Inclusion and exclusion
How do inclusion and exclusion affect people?
- Frank Doolaard
People are social animals, with a strong need to belong to groups. This need to be included in groups and interact with others is considered fundamental to what it means to be human. Inclusion has been shown to have many benefits, for individuals' well-being and engagement as well as for their contexts (such as the workplace), and for minorities as well as majorities. Inclusion in groups is understood to have two dimensions: belonging and authenticity. People need to feel they are part of the group and that they can be their authentic selves in it.
For people who deviate from group norms, for example because they look, think, or act differently in some way, a sense of inclusion can be harder to achieve. This may be because other group members willingly or unwillingly exclude them, or because they exclude themselves. When individuals are excluded, they feel hurt and experience negative emotions and distress. This aversion to being excluded is so strong, that people typically respond quite intense even to subtle signs of exclusion by others.
To understand exclusion it is important to consider not only the victim, but also the actors: i.e., the people or groups that exclude others. When people reject or ignore others, they too typically consider this an aversive experience – perhaps because people generally do not want to hurt others. Still, exclusion occurs quite frequently.
For example, people may ignore or reject others to punish them during conflicts, or to make them conform to the group. Also, people may reject low-performing or dysfunctional group members to increase their group’s performance. Exclusion can also be less willfully, for example when it is inevitable (e.g., when job candidates have to be rejected), or normative, (e.g., neglecting other travelers in public transport), or when it happens by accident (e.g., when people do not hear someone addressing them). Still, as people are really sensitive to being excluded, all these examples of exclusion can be rather hurtful for the victim.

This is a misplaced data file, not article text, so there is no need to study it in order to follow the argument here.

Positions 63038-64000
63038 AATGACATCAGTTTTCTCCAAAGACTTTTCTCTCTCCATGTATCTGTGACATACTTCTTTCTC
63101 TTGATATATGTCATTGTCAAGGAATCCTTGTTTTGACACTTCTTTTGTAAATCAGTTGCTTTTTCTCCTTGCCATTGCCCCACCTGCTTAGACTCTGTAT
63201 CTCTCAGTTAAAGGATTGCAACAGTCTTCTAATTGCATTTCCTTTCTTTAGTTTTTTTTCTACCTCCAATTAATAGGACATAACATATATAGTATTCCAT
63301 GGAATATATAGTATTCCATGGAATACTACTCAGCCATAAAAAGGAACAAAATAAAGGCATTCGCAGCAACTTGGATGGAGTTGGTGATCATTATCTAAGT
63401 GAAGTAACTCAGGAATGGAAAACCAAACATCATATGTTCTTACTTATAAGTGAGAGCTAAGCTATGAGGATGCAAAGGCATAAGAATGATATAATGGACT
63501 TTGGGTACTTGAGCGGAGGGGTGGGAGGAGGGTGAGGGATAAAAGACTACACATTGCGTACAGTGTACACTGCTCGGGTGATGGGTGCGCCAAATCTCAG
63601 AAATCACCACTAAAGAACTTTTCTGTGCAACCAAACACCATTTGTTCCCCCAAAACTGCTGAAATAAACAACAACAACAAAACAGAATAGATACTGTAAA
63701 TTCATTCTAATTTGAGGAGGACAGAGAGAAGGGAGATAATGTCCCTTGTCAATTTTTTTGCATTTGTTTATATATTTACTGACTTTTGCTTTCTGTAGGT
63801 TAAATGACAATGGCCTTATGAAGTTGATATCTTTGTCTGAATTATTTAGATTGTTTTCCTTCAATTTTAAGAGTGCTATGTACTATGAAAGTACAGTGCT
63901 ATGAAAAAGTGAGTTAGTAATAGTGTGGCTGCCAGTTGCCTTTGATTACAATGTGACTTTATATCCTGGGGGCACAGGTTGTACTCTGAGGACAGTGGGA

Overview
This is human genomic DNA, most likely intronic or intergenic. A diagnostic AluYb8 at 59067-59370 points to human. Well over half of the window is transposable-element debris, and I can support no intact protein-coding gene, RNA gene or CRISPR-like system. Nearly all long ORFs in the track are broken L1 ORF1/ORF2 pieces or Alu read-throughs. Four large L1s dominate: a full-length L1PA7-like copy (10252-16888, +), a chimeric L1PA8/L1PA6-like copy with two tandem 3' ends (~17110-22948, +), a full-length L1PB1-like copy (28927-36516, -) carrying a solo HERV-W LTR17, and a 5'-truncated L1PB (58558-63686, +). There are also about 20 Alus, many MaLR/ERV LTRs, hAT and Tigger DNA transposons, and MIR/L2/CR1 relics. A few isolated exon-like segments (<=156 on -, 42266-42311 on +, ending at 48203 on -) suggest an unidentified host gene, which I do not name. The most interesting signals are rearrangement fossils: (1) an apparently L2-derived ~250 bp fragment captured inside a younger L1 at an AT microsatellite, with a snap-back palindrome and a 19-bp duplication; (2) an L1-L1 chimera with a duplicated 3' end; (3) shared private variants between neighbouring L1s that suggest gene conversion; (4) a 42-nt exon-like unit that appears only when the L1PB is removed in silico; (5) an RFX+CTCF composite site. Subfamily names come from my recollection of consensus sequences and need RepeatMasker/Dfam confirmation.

Besides these rather small-scale examples of intragroup exclusion, at a larger scale feeling excluded or sensing a lack of inclusion is an important societal problem. Belonging to certain (minority) groups or categories can make people experience exclusion on the basis of their group membership. For example, when people are excluded on the basis of their gender, sexual orientation, or ethnicity. In these cases, creating a sense of commonality or inclusion can function as an intervention for inter-group discrimination and conflict. Such inclusion can be based on common goals or common identity. An example of a common identity is a national identity that binds together the different ethnic groups living in a country. A common in-group identity works particularly well when it is combined with a sustained identification with the underlying sub-groups. An example of such a “dual identity” are Moroccan people living in the Netherlands identifying themselves as “Moroccan-Dutch”. Stressing commonalities between groups, but simultaneously respecting the difference between them, is a particularly fruitful way for creating inter-group harmony.
As societies and organizations are becoming increasingly diverse, safeguarding the inclusion of specific groups of people is also becoming increasingly important. Understanding when and why actors include and exclude others, and the impact this has on victims, brings us one step closer in preventing vulnerable groups and individuals from feeling excluded.